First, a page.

Supersonic, but sustainable this time around?
Since the end of Concorde in 2003, there have been no more supersonic passenger flights. Due to their extremely high energy consumption, the inevitable sonic boom, and emissions at high altitudes, such flights would no longer be appropriate today. Even so, a new supersonic era might begin soon: Boom Supersonic from Denver is planning to reintroduce supersonic flights by the end of the decade with its Overture aircraft as a smaller successor to Concorde, in more sustainable ways and causing a less noisy boom. United Airlines, the world’s fourth-largest airline, in June 2021 announced its intention to purchase 15 Overture aircraft and Japan Airlines holds options as well. Starting in 2029, it’s supposed to fly passengers at 1.7 times the speed of sound (2,100 km/h (1,300 mph)), which is significantly slower than Concorde that achieved Mach 2.02 (2,494 km/h (1,548 mph)). Although accommodating only 50 to 60 passengers – fewer than Concorde used to with its one hundred seats – the new airliner would emit three to five times more CO2 per passenger than a subsonic aircraft flying the same route. Plus, according to estimates by independent scientists of the International Council on Clean Transportation (ICCT), it would burn five to seven times more fuel per passenger. Boom is planning to enable Overture to fly with 100 percent SAF as the first airliner ever. However, the supply of greener fuel is still far too scarce. The 15 United Overture aircraft alone might require twice the amount of SAF that will be available in all of the EU at the end of the decade, estimates the ICCT.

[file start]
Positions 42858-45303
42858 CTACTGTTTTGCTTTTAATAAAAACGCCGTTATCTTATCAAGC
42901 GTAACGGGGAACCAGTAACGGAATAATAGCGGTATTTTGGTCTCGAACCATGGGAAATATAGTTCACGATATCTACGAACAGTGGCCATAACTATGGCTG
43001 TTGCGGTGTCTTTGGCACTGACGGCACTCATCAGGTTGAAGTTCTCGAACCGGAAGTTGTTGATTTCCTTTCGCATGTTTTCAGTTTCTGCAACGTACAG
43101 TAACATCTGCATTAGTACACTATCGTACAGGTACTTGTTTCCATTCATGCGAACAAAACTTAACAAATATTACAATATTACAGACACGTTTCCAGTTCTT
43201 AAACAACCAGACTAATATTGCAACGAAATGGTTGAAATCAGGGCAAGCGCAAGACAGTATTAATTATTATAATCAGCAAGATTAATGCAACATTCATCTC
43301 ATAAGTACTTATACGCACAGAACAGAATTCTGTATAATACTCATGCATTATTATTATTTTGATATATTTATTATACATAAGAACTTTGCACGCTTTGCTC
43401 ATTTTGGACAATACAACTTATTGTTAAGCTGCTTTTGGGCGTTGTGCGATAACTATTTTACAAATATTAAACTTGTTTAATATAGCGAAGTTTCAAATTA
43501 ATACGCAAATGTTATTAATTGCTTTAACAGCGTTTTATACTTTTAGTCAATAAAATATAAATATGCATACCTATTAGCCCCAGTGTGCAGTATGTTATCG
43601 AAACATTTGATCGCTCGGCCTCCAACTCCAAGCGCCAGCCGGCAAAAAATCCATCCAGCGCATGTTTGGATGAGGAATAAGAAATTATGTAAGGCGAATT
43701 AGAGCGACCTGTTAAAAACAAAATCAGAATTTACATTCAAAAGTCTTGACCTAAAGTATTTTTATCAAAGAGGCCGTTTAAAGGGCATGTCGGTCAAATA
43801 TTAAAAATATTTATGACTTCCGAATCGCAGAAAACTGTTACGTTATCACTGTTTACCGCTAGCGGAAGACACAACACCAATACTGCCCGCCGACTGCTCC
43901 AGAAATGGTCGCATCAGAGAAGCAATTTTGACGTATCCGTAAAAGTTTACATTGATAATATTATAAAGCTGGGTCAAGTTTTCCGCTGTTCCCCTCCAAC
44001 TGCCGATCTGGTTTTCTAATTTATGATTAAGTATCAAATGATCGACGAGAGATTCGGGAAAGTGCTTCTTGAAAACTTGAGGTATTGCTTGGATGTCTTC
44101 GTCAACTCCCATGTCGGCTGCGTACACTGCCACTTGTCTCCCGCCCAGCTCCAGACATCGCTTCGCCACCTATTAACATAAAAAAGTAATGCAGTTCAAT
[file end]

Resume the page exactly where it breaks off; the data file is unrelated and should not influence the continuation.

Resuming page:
Does hydrogen work wonders?
By 2035 Airbus is planning to bring the first “zero-emissions” airliner to market. Independent scientists have dismissed this announcement. Dieter Scholz, a professor at HAW, for example, says that zero emissions will never be possible. The aircraft manufacturer from Toulouse has presented three different concepts, among them a conventional-looking jet and a blended-wing body, of which one is supposed to become reality, most likely the turboprop variant. The idea to use hydrogen instead of kerosene as an energy source for aircraft engines is difficult to realize. So far, there is a lack of hydrogen aircraft concepts that could cope with everyday flight operations and be economical at the same time. Establishing the infrastructure on the ground required for storing hydrogen and refueling aircraft is a complex proposition as well. Hydrogen is not easy to handle: It offers three times the energy density of kerosene, which is a major advantage over batteries, and only weighs a third, but requires up to four times more volume. And space on board of aircraft is notoriously scarce. Additionally complicating things is the fact that hydrogen is a so-called cryogenic fuel: a gas that only liquefies at minus 253 °C (–423 °F) and can be used for propulsion only after having been compressed under high pressure. Hydrogen can be used on aircraft in different ways: for direct burn in modified gas turbines, converted to electrical energy in fuel cells, or as synthetic kerosene produced in combination with CO2. The startup Universal Hydrogen has developed a simple capsule system for delivering hydrogen to turboprop aircraft. On the ground in between flights, hydrogen capsules measuring two meters (6 ft) in length would be replaced in the aft of the aircraft to produce in-flight energy in a fuel cell powering two electric motors. The first airlines have already ordered the technology and are planning to use it for nearly emission-free operation in existing aircraft such as the ATR-72 and Dash-8 starting in 2025.